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OSLO Behind the Scenes: Moving to the Theatre
This is the fourth in a series of posts taking a look behind the scenes of our winter Off-Mirvish production, Oslo, from the perspective of our RBC Emerging Director—and one of Oslo’s two Assistant Directors—Kerry Ann Doherty. Read the first post here.
Right: The Oslo set, designed by Ken Mackenzie
The transition from the rehearsal hall to the theatre can be emotional. The comfort and safety of the rehearsal hall is left behind. The focus on the actors and the words of the script transition to a focus on the design team and stage management. Moving to the theatre is one gigantic step forward for the production, but it can feel like taking a couple steps back.
The rehearsal hall, full of windows and light, is replaced with the darkness of the empty theatre. It is, all at once, scary and exhilarating.
Technical rehearsals are several long days of piecing together the work of the designers, creative team and stage crew into the play that is performed on opening night. It reminds me of a puzzle – in the rehearsal hall, the actors and director worked together to put together the pieces. Each one is examined and questioned, ensuring that the right piece fits into the right place. Once complete, we lovingly move our puzzle to the theatre. Now, the puzzle is carefully dismantled as new pieces are added and the picture is changed. The new pieces bring a beauty and a magic that seduces us all. All the work the designers have been doing in the background on the sets, costumes, lights and sound is suddenly thrust forward. Glorious!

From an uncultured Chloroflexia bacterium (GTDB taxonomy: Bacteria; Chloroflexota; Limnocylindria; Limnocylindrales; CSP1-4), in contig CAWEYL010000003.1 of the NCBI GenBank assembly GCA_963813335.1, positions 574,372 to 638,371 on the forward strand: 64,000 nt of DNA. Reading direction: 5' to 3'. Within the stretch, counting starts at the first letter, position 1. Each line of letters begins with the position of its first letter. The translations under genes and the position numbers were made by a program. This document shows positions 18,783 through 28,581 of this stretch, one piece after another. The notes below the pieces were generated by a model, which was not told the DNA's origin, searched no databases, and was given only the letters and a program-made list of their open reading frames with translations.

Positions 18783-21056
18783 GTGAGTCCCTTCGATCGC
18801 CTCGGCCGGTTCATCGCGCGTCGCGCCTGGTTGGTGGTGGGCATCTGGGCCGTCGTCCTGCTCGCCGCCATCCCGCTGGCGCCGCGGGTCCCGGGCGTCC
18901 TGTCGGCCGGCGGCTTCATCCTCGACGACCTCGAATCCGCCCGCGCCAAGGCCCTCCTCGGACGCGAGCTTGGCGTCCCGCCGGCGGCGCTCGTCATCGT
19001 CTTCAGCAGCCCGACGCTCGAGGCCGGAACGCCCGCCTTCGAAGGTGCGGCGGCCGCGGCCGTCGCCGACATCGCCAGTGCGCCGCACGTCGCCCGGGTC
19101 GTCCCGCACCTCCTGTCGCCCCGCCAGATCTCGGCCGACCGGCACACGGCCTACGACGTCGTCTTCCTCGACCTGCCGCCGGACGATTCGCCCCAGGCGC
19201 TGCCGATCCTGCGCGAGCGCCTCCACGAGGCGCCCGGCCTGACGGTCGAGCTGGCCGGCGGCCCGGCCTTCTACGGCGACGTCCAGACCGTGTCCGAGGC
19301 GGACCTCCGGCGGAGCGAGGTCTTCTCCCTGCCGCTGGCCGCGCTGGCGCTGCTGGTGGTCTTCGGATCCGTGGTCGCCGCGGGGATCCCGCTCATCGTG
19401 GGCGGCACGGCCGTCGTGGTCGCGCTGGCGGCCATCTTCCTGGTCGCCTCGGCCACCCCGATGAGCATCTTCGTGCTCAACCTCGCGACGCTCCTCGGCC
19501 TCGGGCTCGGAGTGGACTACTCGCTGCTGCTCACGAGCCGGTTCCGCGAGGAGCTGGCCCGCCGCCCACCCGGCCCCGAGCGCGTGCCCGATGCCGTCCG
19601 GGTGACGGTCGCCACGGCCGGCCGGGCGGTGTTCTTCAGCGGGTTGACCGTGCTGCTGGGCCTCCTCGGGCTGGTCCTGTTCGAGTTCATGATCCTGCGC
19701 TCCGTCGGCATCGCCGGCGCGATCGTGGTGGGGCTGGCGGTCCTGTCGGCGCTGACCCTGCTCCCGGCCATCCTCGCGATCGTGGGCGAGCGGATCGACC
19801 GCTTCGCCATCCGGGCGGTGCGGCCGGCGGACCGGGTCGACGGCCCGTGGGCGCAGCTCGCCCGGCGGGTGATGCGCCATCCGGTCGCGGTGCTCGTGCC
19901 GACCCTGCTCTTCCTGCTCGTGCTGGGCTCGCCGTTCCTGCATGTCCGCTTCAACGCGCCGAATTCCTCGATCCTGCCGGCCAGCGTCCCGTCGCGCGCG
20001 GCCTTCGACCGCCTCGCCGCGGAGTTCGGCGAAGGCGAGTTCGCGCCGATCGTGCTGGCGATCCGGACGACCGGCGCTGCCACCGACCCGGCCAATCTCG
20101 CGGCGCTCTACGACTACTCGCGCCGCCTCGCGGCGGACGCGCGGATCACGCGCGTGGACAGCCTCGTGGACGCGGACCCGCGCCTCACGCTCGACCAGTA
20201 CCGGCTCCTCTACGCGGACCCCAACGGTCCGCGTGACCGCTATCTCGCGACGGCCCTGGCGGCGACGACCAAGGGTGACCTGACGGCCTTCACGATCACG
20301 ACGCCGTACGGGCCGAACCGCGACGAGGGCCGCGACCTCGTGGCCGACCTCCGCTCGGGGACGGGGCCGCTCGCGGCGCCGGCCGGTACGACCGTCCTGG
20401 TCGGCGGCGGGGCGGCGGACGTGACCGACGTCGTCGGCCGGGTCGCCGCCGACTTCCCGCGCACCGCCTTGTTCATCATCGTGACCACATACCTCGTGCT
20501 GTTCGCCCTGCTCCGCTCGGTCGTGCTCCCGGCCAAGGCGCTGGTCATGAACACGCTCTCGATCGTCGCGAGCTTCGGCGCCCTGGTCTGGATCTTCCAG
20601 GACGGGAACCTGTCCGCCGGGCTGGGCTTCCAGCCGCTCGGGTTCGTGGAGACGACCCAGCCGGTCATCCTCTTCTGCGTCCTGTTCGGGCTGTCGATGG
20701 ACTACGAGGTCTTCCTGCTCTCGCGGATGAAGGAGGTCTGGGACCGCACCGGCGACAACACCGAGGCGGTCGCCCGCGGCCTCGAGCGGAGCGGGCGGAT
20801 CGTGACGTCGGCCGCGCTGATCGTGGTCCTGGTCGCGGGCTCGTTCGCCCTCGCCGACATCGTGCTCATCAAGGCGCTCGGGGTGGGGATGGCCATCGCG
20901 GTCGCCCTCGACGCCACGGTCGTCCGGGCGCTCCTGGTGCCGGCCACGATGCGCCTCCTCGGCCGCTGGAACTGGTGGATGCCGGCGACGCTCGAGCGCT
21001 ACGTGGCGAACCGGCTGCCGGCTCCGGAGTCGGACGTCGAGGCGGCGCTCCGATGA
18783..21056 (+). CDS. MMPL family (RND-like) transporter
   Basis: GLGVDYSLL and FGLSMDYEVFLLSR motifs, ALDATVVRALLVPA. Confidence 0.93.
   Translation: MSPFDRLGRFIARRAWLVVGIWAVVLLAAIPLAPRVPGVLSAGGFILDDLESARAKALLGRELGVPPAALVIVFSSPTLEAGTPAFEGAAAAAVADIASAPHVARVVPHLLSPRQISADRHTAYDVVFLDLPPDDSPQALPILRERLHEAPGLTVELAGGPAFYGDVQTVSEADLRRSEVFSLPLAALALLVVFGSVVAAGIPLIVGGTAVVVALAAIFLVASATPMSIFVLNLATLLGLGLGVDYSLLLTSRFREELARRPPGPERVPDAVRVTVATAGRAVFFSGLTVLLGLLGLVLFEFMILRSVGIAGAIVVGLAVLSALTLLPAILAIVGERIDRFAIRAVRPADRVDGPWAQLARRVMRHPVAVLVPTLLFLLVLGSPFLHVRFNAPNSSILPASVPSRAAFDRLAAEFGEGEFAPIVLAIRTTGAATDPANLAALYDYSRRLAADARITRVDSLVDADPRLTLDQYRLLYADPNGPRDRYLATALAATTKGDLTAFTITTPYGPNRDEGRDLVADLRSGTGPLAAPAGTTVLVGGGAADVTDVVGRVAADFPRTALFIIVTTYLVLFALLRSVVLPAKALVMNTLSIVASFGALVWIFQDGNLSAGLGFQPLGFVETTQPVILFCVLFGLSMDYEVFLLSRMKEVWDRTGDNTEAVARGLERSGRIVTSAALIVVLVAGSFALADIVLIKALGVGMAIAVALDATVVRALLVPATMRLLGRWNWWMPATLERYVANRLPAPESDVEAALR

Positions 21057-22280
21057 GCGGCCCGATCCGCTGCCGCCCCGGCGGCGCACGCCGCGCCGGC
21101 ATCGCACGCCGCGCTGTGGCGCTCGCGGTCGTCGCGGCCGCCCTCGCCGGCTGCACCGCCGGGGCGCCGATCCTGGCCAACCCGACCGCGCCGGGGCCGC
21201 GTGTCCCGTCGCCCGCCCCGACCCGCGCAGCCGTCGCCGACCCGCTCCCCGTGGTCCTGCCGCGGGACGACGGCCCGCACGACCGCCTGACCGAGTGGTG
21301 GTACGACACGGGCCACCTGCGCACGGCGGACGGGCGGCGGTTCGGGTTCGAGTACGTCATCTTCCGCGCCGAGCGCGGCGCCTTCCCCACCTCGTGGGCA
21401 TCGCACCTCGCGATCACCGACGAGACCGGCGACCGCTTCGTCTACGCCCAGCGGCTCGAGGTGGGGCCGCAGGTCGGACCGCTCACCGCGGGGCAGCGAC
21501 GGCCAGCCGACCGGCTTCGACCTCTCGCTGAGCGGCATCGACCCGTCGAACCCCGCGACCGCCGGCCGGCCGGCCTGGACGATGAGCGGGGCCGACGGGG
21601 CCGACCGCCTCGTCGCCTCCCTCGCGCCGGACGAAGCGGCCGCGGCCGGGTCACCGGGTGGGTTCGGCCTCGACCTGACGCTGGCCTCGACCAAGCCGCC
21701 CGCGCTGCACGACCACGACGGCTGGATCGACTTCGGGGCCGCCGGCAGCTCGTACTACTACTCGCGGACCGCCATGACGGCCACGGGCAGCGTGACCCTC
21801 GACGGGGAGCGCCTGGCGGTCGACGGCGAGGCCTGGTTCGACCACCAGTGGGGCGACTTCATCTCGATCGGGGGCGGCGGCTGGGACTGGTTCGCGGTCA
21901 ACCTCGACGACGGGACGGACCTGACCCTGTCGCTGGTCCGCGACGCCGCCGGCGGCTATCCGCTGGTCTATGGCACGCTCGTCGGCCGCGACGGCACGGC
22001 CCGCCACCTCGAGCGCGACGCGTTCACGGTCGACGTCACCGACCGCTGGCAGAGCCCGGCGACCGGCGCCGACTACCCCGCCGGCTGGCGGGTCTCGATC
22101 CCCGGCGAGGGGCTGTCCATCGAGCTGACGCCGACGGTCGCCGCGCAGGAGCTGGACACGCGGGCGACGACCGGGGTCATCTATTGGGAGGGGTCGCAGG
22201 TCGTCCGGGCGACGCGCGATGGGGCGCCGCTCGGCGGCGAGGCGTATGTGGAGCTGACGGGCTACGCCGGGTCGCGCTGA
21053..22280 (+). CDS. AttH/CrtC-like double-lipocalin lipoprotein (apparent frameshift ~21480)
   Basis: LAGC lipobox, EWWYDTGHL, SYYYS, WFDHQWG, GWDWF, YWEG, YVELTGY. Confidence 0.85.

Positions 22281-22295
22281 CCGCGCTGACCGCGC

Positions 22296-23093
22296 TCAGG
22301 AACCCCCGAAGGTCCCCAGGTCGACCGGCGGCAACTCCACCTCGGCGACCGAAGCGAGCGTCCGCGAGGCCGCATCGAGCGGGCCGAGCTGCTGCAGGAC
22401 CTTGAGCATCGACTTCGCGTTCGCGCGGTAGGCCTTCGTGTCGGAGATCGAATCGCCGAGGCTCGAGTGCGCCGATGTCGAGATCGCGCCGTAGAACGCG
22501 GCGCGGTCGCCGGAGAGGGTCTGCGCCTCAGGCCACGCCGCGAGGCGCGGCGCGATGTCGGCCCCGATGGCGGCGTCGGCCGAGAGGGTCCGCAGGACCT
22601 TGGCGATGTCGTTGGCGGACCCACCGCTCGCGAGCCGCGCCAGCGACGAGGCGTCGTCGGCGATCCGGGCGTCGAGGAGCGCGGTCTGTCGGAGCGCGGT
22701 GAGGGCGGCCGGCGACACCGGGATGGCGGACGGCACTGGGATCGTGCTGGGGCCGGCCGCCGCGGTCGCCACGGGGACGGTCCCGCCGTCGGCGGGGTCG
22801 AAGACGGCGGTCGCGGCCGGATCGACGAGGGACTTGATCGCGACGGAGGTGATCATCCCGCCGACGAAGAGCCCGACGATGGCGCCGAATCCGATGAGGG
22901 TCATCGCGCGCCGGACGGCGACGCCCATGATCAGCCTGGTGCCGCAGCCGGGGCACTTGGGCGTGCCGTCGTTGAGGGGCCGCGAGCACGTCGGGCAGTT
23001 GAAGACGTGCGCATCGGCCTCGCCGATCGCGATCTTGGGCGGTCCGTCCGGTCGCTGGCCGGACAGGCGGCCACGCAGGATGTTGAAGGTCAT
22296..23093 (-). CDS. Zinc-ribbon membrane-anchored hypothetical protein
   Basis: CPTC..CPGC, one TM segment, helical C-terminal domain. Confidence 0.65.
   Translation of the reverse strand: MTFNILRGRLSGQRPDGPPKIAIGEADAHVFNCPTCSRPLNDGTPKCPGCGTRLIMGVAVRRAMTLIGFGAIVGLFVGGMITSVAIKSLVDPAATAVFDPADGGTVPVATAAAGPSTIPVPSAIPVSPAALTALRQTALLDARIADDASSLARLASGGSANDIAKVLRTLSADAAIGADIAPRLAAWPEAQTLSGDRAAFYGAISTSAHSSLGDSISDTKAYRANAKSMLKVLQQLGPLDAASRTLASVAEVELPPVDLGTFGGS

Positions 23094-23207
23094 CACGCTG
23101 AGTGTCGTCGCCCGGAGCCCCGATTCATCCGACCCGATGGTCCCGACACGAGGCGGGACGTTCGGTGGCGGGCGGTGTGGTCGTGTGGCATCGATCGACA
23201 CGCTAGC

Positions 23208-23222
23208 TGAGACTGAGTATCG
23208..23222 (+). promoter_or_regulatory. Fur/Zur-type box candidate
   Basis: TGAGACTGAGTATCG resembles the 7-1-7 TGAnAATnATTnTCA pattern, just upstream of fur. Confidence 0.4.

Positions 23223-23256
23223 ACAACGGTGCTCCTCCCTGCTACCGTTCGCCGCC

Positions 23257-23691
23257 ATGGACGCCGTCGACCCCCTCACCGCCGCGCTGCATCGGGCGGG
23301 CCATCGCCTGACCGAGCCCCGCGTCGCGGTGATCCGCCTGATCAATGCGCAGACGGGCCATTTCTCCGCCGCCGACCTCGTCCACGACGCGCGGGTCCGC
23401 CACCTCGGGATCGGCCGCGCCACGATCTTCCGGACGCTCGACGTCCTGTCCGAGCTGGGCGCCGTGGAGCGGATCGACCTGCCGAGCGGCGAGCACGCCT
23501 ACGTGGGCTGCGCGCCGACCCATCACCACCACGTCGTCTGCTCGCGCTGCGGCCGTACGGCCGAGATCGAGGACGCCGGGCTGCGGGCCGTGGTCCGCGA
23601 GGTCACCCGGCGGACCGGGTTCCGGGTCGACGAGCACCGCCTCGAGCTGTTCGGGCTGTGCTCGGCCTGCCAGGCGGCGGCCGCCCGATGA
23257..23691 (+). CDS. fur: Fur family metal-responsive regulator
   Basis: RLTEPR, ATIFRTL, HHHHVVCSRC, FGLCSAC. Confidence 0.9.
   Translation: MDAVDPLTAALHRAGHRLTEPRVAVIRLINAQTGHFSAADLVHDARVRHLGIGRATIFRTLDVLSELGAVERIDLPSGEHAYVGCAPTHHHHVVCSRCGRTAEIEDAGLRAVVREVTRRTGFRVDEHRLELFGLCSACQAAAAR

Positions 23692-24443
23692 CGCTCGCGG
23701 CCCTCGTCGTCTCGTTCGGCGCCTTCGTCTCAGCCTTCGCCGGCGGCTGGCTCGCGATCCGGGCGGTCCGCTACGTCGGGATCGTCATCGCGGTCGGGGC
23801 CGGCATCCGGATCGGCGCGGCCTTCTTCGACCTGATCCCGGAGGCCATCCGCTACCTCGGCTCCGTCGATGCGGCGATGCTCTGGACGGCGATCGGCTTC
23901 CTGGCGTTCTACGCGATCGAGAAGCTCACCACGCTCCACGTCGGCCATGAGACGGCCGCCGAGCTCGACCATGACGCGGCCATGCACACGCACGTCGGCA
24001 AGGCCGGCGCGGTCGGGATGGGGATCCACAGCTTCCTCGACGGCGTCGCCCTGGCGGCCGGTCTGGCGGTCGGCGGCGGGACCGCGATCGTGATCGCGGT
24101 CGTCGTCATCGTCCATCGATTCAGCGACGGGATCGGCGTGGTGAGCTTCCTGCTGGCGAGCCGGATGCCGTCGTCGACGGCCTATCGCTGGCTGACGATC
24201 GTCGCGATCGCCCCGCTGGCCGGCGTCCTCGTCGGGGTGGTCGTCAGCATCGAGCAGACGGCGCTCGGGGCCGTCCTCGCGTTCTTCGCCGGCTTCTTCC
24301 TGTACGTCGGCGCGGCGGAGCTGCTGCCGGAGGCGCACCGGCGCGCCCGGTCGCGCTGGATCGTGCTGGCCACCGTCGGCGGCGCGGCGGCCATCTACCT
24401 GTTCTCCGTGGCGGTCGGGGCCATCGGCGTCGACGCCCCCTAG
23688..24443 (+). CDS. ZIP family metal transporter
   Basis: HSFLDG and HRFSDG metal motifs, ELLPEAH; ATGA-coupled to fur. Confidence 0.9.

For the first several hours, I sat in the dark in awe of the picture I was seeing. The way that sound and light enhance a moment and bring focus to the story. The way the set and projection provide scope to the subject matter. The way the costumes help us place these people, grounding them in the world they inhabit. These are all part of the magnificent step forward.
Above: The CAA Theatre
Adding these new pieces to our already complex puzzle means a lot of work and long hours. Sometimes the puzzle pieces just don’t fit. Actors need to rethink choices. Directors need to be willing to change elements that worked well in the rehearsal hall, but fall flat on the stage. The costume designer alters clothing or colours that worked better in the sketch than they do onstage. The lighting designer is constantly adjusting for colour, brightness and focus. These can feel like frustrating steps backward.
We continue to sit in darkness. Working. Focused. Determined.
We trust in Joel, our director, as he compromises and cajoles, suggests and demands. We trust in our actors as they vigorously fight for what they want and generously give what they have. We trust in our designers to bring to life the drawings and ideas that have percolated for months. And we trust in our stage managers to bring all of these puzzle pieces together into a production worthy of the story we are telling.
The puzzle is almost finished. The darkness is fading. And soon you will join us in the light.
Above: The Oslo Team during technical rehearsals at the CAA Theatre